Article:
So one of the arguments made by those who condemn the system is that it may well be men who are giving the baby away, dumping him or her seems too hard a word. The critics say that baby boxes may be used by unscrupulous fathers or even controllers of prostitutes to put pressure on mothers to dispose of an unwanted baby.

    Psychologist, Dr.Kevin Browne says, "Therefore, the big question is: are these baby boxes upholding women's rights, and has the mother of that child consented to the baby being placed in the baby box?"
    Professor Browne continued: "The baby hatch is so anonymous, and so removed from the availability of counselling, that it creates a damage and a danger to the mother and child."
    According to this argument, by making it so easy to get rid of a baby, mothers are less likely to get the real help they need in their situation of great emotional trauma and even physical risk.

    The people who set up the boxes disagree and believe they are offering desperate mothers a safe way to get rid of their unwanted babies. Those who don't walk the path to the baby box might instead leave the baby in the biting cold of a public place where it could die of exposure or worse.  A court case has just finished in Germany where a mother was prosecuted for killing her baby by throwing it from a fifth-floor balcony.

    Sample of the Letters Placed in the Baby Boxes:
    Letter in baby box

    Dear Mother of a foundling,
    We realize that taking the step of giving away your child wasn't easy for you. Please be assured that we will take loving care of your baby to the best of our ability and as such will give him/her a good start in life. Also, the baby should be given a chance to live! Should you change your mind and want your baby back, you can come back to us with full trust. We will gladly help you and are pleased when mother and child are able to be together. Even if you don't, we will still help you with advice. Rest assured that you don't need to worry about the police looking for you. Call us. We are there for you.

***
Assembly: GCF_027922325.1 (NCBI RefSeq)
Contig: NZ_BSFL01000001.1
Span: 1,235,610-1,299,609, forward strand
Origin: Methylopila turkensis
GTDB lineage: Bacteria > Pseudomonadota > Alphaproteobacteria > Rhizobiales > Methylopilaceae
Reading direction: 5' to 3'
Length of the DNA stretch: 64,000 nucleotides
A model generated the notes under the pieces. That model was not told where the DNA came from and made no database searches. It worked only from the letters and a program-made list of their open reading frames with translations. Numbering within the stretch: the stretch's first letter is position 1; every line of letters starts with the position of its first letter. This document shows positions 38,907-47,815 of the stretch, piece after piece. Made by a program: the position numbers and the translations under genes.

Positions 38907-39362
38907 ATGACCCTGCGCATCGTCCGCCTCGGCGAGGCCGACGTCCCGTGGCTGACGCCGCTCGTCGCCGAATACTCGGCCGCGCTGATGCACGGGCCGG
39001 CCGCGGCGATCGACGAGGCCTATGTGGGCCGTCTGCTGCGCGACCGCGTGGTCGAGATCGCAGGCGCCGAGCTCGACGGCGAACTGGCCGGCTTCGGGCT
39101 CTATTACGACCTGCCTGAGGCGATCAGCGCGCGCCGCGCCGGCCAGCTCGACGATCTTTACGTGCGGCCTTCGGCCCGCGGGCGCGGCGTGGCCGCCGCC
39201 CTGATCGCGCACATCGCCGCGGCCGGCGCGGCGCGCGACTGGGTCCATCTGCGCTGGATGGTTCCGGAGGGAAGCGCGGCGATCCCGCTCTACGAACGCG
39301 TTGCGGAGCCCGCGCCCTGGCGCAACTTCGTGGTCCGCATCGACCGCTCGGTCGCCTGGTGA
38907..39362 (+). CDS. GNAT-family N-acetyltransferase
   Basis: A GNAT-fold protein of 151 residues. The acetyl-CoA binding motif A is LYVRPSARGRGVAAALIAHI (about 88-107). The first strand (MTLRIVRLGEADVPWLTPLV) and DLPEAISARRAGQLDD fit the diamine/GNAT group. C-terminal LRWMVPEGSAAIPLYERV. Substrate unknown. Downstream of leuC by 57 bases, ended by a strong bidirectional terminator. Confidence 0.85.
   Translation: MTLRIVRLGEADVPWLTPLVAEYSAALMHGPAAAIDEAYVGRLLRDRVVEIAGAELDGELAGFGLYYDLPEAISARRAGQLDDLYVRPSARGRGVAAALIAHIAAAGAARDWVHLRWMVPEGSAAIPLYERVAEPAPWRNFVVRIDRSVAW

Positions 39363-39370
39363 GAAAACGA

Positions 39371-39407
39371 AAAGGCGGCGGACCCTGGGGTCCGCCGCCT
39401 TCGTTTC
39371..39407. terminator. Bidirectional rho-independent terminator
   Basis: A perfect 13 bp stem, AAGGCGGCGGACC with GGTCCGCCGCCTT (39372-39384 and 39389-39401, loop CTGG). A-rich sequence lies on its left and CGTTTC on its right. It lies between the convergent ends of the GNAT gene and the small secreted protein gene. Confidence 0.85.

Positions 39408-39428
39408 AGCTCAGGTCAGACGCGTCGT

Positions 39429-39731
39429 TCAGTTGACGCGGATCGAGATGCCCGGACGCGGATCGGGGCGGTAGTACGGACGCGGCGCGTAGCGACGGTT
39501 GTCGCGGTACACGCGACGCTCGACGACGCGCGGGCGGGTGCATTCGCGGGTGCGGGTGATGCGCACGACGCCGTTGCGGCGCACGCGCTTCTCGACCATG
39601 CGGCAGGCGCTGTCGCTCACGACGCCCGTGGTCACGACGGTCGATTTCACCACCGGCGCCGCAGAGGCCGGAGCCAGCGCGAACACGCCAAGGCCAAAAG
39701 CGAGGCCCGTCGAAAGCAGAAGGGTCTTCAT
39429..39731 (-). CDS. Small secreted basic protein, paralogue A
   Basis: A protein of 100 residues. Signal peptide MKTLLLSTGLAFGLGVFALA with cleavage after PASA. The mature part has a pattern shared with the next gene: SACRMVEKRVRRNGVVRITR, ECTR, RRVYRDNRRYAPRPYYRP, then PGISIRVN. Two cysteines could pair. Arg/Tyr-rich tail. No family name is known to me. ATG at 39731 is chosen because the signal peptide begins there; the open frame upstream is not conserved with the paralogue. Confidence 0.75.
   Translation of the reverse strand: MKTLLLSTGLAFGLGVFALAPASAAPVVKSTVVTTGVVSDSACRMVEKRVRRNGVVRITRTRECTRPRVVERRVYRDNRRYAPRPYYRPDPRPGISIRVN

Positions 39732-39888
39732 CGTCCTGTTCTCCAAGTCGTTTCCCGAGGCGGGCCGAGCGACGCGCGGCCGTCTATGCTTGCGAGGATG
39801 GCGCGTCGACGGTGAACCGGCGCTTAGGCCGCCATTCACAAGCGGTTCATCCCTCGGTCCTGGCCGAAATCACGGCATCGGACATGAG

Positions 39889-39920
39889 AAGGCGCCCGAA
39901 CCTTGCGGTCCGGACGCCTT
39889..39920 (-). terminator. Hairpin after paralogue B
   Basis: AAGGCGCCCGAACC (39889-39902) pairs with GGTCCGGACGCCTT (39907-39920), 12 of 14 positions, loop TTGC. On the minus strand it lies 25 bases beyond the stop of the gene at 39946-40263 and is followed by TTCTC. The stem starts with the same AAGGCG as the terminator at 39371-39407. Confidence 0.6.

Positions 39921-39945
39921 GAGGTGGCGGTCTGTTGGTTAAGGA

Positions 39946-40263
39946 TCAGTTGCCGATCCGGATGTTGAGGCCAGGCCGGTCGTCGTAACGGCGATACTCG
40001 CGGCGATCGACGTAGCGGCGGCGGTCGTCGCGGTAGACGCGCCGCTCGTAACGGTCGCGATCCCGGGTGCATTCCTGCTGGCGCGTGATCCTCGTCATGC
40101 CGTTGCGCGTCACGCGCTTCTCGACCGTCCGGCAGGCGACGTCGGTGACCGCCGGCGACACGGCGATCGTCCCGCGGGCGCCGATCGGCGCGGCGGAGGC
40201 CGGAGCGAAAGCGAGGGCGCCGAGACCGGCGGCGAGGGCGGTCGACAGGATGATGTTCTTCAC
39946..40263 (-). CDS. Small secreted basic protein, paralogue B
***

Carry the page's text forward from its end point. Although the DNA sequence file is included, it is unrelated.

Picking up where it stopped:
Remember, one day your child will want to know at the very least the name of his/her mother. If you wish to leave this vital piece of information, we'll be glad to help.

    This kind of case is giving a push to the movement for more baby boxes across Central and Eastern Europe, from the Baltic states, down through Germany, Austria, Poland, Hungary, the Czech Republic, to Romania. The law in some countries encourages their spread - in Hungary, for example, it was changed so that leaving a baby in the official baby box was deemed to be a legal act amounting to consent to adoption, while dumping a child anywhere else remains a crime.

    Professor Brown did much of the unpublished research on which the UN Committee on the Rights of the Child relied in its assessment of the system. It believes that children have a right to know who their parents are and that right is denied to the foundlings left in baby boxes. The proponents don't accept that for a moment. Gabriele Stangl, of Waldfriede Hospital in Berlin, said that baby boxes save lives, and so increase rights.